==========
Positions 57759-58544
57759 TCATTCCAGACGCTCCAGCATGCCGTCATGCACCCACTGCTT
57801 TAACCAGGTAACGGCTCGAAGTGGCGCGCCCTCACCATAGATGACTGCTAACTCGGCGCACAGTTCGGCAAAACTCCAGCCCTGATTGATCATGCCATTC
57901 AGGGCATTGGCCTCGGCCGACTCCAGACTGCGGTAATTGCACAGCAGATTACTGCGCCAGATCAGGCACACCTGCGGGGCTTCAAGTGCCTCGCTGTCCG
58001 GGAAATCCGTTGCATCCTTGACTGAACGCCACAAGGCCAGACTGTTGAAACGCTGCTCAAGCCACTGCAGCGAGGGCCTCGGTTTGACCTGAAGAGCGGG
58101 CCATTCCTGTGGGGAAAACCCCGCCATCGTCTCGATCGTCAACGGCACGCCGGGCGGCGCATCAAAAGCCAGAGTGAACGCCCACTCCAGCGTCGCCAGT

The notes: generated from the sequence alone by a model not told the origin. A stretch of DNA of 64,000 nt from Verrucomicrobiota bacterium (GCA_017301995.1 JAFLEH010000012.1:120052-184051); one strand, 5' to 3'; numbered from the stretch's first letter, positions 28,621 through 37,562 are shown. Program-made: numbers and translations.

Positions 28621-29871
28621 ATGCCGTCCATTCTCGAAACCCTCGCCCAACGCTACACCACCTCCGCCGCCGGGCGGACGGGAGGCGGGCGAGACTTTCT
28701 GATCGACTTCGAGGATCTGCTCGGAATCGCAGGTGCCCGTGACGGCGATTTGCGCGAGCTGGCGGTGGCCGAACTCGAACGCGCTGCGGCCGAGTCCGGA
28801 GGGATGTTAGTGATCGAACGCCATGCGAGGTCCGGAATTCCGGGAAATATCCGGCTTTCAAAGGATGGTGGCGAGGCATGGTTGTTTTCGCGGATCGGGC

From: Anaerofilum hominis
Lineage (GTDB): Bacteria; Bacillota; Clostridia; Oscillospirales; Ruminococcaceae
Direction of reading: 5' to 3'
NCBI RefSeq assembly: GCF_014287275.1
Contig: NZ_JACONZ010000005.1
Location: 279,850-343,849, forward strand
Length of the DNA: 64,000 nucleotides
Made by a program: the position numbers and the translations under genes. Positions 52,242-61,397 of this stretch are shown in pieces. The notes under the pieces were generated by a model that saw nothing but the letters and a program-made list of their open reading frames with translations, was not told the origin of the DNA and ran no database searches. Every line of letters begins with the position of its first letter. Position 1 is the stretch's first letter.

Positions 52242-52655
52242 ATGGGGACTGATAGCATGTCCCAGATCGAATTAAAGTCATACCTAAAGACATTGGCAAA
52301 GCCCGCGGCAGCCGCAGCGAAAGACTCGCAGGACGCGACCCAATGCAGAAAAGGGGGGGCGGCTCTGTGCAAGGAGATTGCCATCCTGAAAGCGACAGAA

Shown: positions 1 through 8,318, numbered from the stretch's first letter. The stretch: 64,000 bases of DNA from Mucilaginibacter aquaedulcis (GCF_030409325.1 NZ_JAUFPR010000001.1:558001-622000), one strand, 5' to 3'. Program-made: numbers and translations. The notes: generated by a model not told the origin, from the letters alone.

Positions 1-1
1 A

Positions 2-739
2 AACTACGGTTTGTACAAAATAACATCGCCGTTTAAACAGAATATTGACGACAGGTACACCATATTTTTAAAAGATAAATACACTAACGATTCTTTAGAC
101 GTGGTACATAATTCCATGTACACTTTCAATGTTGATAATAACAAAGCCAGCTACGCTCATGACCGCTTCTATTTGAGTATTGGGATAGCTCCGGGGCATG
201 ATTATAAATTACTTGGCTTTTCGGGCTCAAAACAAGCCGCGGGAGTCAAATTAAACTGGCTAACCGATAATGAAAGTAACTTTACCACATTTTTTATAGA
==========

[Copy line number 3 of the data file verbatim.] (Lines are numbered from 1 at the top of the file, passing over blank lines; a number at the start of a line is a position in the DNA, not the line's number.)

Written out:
57801 TAACCAGGTAACGGCTCGAAGTGGCGCGCCCTCACCATAGATGACTGCTAACTCGGCGCACAGTTCGGCAAAACTCCAGCCCTGATTGATCATGCCATTC